Homemade Italian Bread – Pane Tipo Altamura (Semolina Bread)

During the pandemic, a lot of people got into baking bread. We didn’t get into baking then, but over the past few months, we’ve started baking. It started with hubby wanting to learn how to make pizza dough. That pizza dough led into bread, and now we’re making a different loaf of bread almost every day it seems.

All of this baking has come with the purchase of a lot of different flours, and cookbooks. We found one cookbook, The Italian Baker by Carol Field, and EVERYTHING we have made out of that book has looked, and tasted like it belongs in a bakery. We’ve made so many Italian breads, I don’t think I could choose just one that I liked best. Well, maybe the baguettes… I can eat those pretty much right out of the oven, and nothing beats hot, fresh bread!

The first loaf we tried was a Pane di Como, or Como Bread. It’s a simple, white bread with a crispy crust and the inside is soft, with lots of holes! Next, we made a semolina bread – Pane Siliciano. This one might be our favorite. I guess it’s not technically a Pane Siliciano since we don’t add the sesame seeds, but whatever it is, it’s delicious! These simple Italian breads cook on a pizza stone dusted with just a little bit of cornmeal. If you don’t have a pizza stone, you can cook the bread on a sheet pan lined with parchment.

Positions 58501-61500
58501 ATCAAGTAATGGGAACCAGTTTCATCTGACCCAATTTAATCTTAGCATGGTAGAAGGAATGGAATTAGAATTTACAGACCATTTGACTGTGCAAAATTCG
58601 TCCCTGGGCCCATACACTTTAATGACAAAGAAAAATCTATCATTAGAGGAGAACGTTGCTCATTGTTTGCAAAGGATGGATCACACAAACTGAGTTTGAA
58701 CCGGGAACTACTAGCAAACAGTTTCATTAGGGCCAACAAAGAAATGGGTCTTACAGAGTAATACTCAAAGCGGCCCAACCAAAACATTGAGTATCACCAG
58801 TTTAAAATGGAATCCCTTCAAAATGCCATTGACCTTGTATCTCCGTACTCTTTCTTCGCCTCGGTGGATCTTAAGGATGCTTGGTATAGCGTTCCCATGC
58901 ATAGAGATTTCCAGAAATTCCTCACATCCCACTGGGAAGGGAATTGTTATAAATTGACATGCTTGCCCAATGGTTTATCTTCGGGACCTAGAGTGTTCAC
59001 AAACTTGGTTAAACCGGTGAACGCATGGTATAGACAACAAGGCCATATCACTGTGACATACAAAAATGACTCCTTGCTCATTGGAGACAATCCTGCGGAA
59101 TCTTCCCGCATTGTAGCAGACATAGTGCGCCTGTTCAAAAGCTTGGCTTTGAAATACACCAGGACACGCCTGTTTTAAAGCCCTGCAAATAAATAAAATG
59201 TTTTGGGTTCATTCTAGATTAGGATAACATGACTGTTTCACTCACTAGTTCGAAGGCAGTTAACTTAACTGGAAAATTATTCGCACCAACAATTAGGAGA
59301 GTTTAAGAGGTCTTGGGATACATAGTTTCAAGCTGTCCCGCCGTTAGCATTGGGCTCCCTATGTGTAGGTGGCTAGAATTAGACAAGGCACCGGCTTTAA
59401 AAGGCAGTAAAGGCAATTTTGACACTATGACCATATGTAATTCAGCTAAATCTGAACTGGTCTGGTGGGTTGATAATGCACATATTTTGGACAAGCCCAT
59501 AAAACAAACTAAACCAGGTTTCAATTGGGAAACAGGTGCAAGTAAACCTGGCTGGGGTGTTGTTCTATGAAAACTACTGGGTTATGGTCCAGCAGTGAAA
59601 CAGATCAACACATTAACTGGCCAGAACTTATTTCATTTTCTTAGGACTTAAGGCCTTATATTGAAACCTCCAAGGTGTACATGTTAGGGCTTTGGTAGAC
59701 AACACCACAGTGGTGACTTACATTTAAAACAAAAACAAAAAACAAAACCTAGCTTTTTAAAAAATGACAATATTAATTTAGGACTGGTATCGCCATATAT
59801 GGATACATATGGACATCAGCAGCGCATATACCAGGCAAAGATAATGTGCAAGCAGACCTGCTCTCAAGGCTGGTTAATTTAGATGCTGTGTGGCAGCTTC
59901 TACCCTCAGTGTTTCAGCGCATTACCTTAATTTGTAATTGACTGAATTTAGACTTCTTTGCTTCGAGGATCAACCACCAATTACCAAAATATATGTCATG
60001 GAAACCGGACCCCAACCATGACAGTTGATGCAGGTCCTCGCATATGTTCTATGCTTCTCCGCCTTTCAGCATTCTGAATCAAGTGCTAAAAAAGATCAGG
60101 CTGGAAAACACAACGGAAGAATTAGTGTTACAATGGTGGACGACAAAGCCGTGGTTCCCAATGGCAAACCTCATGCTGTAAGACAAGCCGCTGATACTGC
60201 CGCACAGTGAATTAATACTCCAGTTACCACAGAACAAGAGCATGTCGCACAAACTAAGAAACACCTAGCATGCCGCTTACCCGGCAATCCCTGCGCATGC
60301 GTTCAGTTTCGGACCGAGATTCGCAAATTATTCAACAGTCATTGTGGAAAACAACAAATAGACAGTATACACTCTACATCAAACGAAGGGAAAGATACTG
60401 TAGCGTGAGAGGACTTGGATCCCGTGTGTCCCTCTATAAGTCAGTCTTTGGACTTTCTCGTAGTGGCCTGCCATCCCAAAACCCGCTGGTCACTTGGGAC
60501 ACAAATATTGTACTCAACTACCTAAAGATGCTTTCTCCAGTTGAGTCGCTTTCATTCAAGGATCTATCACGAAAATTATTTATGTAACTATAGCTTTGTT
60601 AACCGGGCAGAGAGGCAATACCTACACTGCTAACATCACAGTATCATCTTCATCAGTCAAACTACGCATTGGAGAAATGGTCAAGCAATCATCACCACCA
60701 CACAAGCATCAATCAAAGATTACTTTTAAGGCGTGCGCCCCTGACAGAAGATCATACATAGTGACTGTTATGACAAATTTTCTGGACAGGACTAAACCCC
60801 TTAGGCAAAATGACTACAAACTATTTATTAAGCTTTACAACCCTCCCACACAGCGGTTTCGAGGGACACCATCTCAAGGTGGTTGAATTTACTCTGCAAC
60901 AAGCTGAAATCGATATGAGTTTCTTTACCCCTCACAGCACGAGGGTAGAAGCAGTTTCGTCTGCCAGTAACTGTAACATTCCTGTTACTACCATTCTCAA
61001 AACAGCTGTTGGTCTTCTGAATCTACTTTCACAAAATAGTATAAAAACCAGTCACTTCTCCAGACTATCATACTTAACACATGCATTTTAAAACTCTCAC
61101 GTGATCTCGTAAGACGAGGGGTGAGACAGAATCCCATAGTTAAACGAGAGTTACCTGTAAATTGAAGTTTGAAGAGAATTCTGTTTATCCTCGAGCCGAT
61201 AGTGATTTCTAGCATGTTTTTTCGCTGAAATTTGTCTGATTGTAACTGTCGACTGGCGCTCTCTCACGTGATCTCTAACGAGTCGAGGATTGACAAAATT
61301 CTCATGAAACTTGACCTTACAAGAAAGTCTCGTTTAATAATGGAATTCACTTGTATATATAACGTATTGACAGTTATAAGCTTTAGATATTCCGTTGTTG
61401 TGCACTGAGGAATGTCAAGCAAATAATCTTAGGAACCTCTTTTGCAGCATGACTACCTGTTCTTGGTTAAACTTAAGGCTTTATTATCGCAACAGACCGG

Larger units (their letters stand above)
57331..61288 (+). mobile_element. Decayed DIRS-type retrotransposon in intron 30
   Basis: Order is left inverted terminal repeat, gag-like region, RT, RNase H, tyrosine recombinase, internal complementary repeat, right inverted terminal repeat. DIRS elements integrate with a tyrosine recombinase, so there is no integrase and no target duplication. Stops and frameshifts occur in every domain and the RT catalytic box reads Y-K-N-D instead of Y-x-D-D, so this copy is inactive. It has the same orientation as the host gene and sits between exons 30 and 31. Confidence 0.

This recipe is for Pane Tipo Altamura, or Semolina Bread, which uses a biga starter. While making bread, the biggest thing we have learned is to have patience and just let the bread rise, and WAIT. Waiting is the hard part, but you can do it.

How To Make Italian Bread – Pane Tipo Altamura (Semolina Bread)

Recipe Adapted from The Italian Baker by Carol Field

Tools & Equipment Needed

There are so many different things you could get when it comes to bread baking. Here is a list of all of the equipment that helps make bread baking easier. If you’re just getting started, making sure that you have a digital scale, a cooling rack and a dough scraper will be your most important tools.

Gather Ingredients

We bought some imported yeast and good flour to make the bread. It’s only a few dollars extra (especially when you buy in bulk) for the ingredients, but I really think that it made a difference, but if you’re just getting started and not ready to spend the extra on imported Italian flour, just use what is at your local grocery store.

Make The Biga Starter

Most Italian breads start with a biga. This is a universal bread starter made from flour, water and yeast. Since we started baking bread, we have kept some biga in our fridge at all times. In Italy, bakers save saltless dough from the previous day’s bake to start a new dough. If you like sourdough, let the biga rest 24-72 hours.

It is not a typo, you will see water on the ingredient list twice, in two different measurements.

  • ¼ tsp active dry yeast
  • ¼ cup warm water
  • ¾ cup + 1 tbsp + 1 tsp water, room temperature
  • 2 ½ cups (330 g) unbleached all purpose flour